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Believe It… Or Not

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4/1/11 – April Fool’s Day is upon us, and while Climbing was busy working to get the May issue out the door today, many other climbing sites made sure the joke wasn’t on them. Below, some links to help you get your fill of climbing-related pranks.

UKC Sponsor Top UK Climbers With Cash: today launches a new initiative, sponsoring top UK climbers with an annual salary. In return for hard cash support, the climbers will develop exciting content for UKC users to read and watch. “… We want hits on the site and everyone knows that hits make money. Controversy and scandal are our currency and apparently nudity goes down well too, plus any way we can mention Princess Diana.”

In other words, “The way internet advertising works is we get paid per ‘hit.’ Franco’s recent video has had over 20,000 hits already. We can roughly work out our revenue at £1 per hit (for a news item) so from that article alone we are 20K up. Hence why we have been able to offer a salary of £20,000 to Franco.”

Summit Air: New system for breathing oxygen high on Mount Everest: With a new climbing season about to begin on Mount Everest, mountaineers who reach the South Col will be able to breathe oxygen from a source other than bottled O2. A Vancouver based company, Summit Air, has developed a system where oxygen will be pumped up the mountain from a camp in the Western Cwm above the icefall.

“Our ultimate goal is to make the mountain safer for climber by ensuring a continuous supply of oxygen for those both on their way to the summit and for the return trip. This should increase the ratio of successful ascents and decrease the rates of death.”

New Names for Old Hills: Today sees the launch of (S)Peakeasy, a national campaign to rename key British mountains. The campaign seeks to highlight the problems faced by visiting hillwalkers, climbers and tourists in areas of strong Welsh and Gaelic-speaking influence. Long term it hopes to build consensus for the idea of straightening out some of the famously tongue twisting hill names that can trip up Anglophone visitors. Supporters claim this could boost the tourist industry in recession-hit rural areas, and might even make it easier for local mountain rescue teams to locate casualties.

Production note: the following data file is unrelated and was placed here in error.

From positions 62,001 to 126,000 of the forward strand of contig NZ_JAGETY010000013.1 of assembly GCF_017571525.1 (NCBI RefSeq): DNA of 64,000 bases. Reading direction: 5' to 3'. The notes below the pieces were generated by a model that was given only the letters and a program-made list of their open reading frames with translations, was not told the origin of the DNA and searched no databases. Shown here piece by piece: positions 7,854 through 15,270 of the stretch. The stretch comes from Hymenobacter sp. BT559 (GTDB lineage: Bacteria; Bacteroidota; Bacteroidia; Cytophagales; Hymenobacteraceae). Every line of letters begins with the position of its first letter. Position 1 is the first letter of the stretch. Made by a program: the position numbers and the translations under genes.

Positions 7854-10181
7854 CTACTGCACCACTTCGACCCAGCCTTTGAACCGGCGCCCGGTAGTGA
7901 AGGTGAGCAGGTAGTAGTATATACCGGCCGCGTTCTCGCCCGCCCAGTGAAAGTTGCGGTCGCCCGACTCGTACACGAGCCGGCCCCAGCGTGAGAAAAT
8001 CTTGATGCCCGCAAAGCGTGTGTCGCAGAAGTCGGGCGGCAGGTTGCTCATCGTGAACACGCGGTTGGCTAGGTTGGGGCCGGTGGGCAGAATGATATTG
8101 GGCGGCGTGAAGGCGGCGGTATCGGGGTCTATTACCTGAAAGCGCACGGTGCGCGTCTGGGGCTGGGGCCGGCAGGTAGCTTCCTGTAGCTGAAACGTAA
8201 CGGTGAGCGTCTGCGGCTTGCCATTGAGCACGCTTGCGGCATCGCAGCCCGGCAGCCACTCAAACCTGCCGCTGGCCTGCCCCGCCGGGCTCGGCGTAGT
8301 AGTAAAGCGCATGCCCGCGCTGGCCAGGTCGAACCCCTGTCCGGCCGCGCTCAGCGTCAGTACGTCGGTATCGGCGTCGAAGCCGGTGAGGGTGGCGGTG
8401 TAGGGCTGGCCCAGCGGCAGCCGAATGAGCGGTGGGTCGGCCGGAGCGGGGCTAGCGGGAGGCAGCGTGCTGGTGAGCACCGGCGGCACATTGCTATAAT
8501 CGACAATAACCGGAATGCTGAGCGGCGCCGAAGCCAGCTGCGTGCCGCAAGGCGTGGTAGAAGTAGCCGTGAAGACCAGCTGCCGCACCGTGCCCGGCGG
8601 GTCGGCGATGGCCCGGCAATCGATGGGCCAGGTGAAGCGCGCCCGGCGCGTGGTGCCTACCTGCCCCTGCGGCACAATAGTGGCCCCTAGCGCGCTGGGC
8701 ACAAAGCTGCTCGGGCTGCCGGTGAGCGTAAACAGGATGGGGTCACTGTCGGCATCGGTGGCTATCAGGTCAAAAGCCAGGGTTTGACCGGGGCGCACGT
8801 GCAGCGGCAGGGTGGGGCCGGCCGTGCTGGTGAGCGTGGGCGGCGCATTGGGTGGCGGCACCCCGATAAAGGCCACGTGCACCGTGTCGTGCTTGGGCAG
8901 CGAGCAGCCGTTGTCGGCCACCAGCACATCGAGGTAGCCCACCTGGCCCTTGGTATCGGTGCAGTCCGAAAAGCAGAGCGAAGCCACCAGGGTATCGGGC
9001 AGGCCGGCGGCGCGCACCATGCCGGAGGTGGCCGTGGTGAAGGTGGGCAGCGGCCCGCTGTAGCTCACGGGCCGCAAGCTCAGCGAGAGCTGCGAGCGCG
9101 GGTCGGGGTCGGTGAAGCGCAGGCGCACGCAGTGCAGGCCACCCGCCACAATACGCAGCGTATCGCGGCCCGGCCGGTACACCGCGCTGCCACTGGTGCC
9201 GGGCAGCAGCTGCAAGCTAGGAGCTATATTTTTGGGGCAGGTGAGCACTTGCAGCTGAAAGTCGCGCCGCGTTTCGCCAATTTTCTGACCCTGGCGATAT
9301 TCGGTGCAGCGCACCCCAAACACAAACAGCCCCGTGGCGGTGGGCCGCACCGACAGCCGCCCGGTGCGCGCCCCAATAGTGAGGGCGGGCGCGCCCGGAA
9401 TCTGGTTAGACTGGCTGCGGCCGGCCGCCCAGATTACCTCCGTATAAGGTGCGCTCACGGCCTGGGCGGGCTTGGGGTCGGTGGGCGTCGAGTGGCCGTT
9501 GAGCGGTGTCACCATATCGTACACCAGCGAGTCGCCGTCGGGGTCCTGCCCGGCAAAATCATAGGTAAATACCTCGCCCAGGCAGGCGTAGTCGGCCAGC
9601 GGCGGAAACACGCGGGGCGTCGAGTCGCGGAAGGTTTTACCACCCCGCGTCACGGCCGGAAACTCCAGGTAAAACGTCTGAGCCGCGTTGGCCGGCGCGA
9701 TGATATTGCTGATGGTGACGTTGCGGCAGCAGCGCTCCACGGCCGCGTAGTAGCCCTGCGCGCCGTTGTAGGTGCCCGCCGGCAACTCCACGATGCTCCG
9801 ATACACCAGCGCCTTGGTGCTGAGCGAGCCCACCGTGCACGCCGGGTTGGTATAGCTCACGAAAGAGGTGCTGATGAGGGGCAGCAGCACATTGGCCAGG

“At present you could put in an emergency call for assistance on Triffin, Trurvan or Try Fan and you’d be talking about the same mountain,” explains (S)Peakeasy spokesman Ian Comer. “That ambiguity might cost vital time, so what’s needed is standardisation.”

Clean Ascent Hammer Drill: Safety On Lead: While browsing around murky climbing chat rooms I came across the Alpinist Clean Ascent. Finally a climbing specific hammer-drill light enough to drill on lead. Never again would I have to rely on inadequate natural protection. Now many would argue that a drill is much too heavy to clip to your harness while on the sharp end. But this is no ordinary drill and if you weigh its benefits against a trad rack you would be pleasantly surprised. The average trad rack can easily weigh 3-4 kilos while the new Clean Ascent drill weighs merely 1.5 kilos. Add 20 bolts and hangers and your setup will weigh in at just over 2.5 kilos, fully comparable with a traditional rack. This incredibly low weight is achieved through a titanium chassis, carbon fiber casing, lithium external battery pack and lots of pure mountain spirit.

The drill has served me well for a full active climbing season. It has completely replaced my entire rack. On most of my climbs I now rely completely on the drill for all of my placements.

Pros: Super-safe all round protection in any rock anywhere. Lightest hammer drill on the market. Lighter than a full rack. Protection remains solid for years to come. Cons: Hammer noise disturbs the peace and quite of the mountains. However ear-protection or loud music are an excellent solution.